Sometimes inspiration comes in strange places. For my seventh novel, SPILLED BLOOD, I owe an odd debt to Lady Gaga. No, she probably isn’t the first person who comes to mind for crime fiction.
Let me explain. My books often start with setting – places that seem ripe for the sort of remote, rural crime that I write – and that was true of SPILLED BLOOD. I’d recently done a series of library events in southwestern Minnesota, which is a bleak, barren part of the state, particularly during the winter months. Dirt roads. Dormant corn fields. Flooded rivers. There are also vestiges of the Depression-era past, including ghost towns with long-abandoned buildings and shops that once hummed with activity. I was there during gray days, and I knew I wanted to set a book in that locale.
I had an image of starting the book in a ghost town, but I was struggling with the opening scene. That was when I heard Lady Gaga’s “Poker Face” on the radio one day. The song includes the line: “Russian Roulette is not the same without a gun.”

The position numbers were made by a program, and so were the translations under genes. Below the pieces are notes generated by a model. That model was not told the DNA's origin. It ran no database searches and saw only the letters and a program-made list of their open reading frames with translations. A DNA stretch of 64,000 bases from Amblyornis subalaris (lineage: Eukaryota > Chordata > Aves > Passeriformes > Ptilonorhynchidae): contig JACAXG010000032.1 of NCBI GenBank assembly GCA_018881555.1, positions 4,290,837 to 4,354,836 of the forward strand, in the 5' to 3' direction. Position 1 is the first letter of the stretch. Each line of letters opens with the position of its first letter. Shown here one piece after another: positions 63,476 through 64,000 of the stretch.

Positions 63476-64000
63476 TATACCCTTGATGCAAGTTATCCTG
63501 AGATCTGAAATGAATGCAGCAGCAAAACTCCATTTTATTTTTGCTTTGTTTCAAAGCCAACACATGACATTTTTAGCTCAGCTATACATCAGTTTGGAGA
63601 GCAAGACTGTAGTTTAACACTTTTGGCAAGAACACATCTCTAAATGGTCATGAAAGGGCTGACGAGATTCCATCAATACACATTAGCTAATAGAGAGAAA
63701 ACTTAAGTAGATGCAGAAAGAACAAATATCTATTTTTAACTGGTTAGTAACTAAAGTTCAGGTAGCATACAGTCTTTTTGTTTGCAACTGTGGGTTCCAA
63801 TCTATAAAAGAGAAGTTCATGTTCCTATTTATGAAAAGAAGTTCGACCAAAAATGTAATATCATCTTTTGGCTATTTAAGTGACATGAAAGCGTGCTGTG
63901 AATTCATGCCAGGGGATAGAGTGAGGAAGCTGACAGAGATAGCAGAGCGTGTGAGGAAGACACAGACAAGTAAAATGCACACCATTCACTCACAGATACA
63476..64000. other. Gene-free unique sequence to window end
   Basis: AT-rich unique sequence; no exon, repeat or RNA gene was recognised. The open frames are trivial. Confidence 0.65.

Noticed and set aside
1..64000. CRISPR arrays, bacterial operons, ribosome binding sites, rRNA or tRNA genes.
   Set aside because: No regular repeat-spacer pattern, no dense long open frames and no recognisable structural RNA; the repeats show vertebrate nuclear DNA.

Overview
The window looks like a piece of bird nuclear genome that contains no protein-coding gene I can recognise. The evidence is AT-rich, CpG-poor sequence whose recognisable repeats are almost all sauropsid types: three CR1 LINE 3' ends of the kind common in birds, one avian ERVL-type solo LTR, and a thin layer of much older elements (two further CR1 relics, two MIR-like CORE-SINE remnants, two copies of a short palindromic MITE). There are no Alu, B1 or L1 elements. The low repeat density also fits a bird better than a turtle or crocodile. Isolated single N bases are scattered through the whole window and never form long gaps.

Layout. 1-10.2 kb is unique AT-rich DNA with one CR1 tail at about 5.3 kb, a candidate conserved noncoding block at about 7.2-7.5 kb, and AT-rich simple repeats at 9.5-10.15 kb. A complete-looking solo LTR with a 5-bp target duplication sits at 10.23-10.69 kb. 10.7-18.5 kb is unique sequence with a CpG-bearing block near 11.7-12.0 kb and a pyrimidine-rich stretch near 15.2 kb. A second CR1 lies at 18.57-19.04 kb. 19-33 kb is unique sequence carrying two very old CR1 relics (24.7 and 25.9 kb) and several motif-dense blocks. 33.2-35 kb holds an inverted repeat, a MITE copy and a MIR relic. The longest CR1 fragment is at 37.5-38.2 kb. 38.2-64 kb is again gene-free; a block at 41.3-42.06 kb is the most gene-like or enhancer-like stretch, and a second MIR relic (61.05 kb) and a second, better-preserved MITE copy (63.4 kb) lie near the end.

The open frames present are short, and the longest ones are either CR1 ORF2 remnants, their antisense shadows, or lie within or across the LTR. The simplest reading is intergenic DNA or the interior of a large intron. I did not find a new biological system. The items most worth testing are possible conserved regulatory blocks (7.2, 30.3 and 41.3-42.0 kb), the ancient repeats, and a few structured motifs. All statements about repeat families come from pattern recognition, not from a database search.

And I thought: Russian Roulette. I had this immediate image of two teenage girls from opposite small towns, caught in the midst of a bitter feud, both emotionally desperate, confronting each other over a gun. That was how SPILLED BLOOD began to take shape. It was about fear. It was about revenge. It was about emotional frustration. When one of those girls winds up shot dead – and the other claims she didn’t pull the trigger – the drama begins.
I’ve always said I don’t write about super-heroes and super-villains. I write intimate psychological suspense, which means drama that emerges out of the stories of ordinary people who are drawn across terrible lines. SPILLED BLOOD is exactly that kind of novel, where most of the characters have good intentions, but they are blinded by loss and grief. You won’t find any serial killers here. Instead, you’ll find real, flawed human beings who sometimes make bad choices with deadly consequences.
You’ll also find just that one little echo of Lady Gaga.
SPILLED BLOOD by Brian Freeman is out now from Quercus, hardback £12.99